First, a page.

WikiLeaks sheds light on Monitor Group work with Libyan security organization |
As Libyan dictator Muammar Khadafy battles rebels seeking to topple his authoritarian regime, the international media continues to explore the dealings of Cambridge-based Monitor Group. The Massachusetts consulting firm, formed by a group of Harvard University professors, is at the heart of an academic scandal.
The Monitor Group was hired by Khadafy to modernize Libya’s business environment and polish the image of the Khadafy regime. Monitor worked on a flattering biography of the dictator that was never published and helped son Saif Khadafy write his Ph.D. thesis for the
London School of Economics.
Monitor also ran a “visitor” program that may have put the company in violation of the Foreign Agent Registration Act and is driving the media scrutiny of the Monitor Group. Less well reported is the work of Monitor to reshape Libya’s security structure.
In a bid to expand the company business with Khadafy, a proposal was made by Mark Fuller, the Monitor Group CEO, to develop and train a new security apparatus. On August 22, 2006, Fuller wrote to Tripoli, “We agree that it is time to set the National Security Council to work.”
Monitor proposed a “personal tutorial curriculum” for Mutassim Khadafy, the dictator’s fourth son and current National Security Advisor. Monitor is a privately held company and it is unknown if Fuller was successful in selling Khadafy his training package.
Fuller, in proposing the National Security Council to Libya, closed Monitor Group’s initial proposal letter, “We are keen to start.”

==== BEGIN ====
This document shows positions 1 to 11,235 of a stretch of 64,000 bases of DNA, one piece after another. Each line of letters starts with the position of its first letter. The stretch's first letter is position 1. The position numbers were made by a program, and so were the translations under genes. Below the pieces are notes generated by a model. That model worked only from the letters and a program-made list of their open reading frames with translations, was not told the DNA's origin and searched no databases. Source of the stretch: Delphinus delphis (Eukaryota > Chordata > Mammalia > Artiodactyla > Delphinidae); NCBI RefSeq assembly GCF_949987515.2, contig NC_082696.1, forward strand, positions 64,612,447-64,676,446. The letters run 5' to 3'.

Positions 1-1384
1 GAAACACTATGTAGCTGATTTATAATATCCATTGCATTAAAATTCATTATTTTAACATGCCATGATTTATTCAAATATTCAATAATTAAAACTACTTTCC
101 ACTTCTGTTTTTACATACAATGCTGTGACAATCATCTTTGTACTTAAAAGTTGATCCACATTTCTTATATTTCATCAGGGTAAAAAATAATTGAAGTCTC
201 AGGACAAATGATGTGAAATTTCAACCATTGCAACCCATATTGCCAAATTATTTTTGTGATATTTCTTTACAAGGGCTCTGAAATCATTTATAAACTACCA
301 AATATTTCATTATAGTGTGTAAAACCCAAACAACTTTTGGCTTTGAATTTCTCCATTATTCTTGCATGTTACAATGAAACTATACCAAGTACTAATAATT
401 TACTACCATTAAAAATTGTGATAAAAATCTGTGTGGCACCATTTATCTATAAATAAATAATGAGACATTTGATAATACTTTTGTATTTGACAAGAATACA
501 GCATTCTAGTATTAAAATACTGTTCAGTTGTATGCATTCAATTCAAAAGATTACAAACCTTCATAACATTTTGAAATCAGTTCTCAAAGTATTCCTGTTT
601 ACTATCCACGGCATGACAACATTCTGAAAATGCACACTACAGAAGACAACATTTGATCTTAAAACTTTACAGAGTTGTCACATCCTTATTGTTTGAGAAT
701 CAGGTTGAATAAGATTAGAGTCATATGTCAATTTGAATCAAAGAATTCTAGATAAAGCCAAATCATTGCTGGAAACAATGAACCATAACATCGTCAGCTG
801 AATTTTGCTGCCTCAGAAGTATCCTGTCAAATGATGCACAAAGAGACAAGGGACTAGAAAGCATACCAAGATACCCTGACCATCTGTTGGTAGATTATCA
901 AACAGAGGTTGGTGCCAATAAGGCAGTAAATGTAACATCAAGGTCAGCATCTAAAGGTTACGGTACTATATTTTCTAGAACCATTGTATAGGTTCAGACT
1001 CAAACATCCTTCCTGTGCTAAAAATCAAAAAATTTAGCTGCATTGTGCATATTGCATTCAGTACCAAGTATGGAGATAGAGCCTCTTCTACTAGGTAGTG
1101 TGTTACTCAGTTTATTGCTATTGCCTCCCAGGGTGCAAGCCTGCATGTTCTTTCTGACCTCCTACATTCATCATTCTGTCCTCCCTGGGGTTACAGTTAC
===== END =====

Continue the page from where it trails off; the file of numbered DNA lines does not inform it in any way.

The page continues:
A WikiLeaks cable from Tripoli. dated December 23, 2007, shows that Monitor’s recommendations were at least partially implemented. Classified “Secret” by Charge d’Affaire Chris Stevens, the WikiLeaks diplomatic cable was sent to the State Department, the Central Intelligence Agency, the Defense Intelligence Agency, and the National Security Council.
The secret cable summarized the situation: “Libya’s newly-constituted National Security Council continues to experience growing pains. A shortage of skilled staff, questions about its mandate, and friction between National Security Advisor Mutassim al-Qadhafi with some senior GOL [Government of Libya] officials have limited the NSC’s organizational effectiveness.”
The WikiLeaks cable says the NSC was established in early 2007 by “Law Number Four” and by the end of the year was “experiencing growing pains” with a “shortage of skilled, trained individuals.” Mutassim pulled operatives from various branches of Libyan security agencies over objections because of feared “repercussions if they refused requests from a son of Leader Muammar.”
“NSC as an organization is still trying to define its role,” noted the cable author. Mutassim used his clout to “grow his fiefdom” and recruited the Prime Minister, the Foreign Minister, the Minister of Public Security and Chief of Defense to serve on his council.
The secret cable concluded: “Mutassim’s ambitions have caused frictions with others in the leadership accords with the view of some local observers that Mutassim is an increasingly important player in the political firmament.”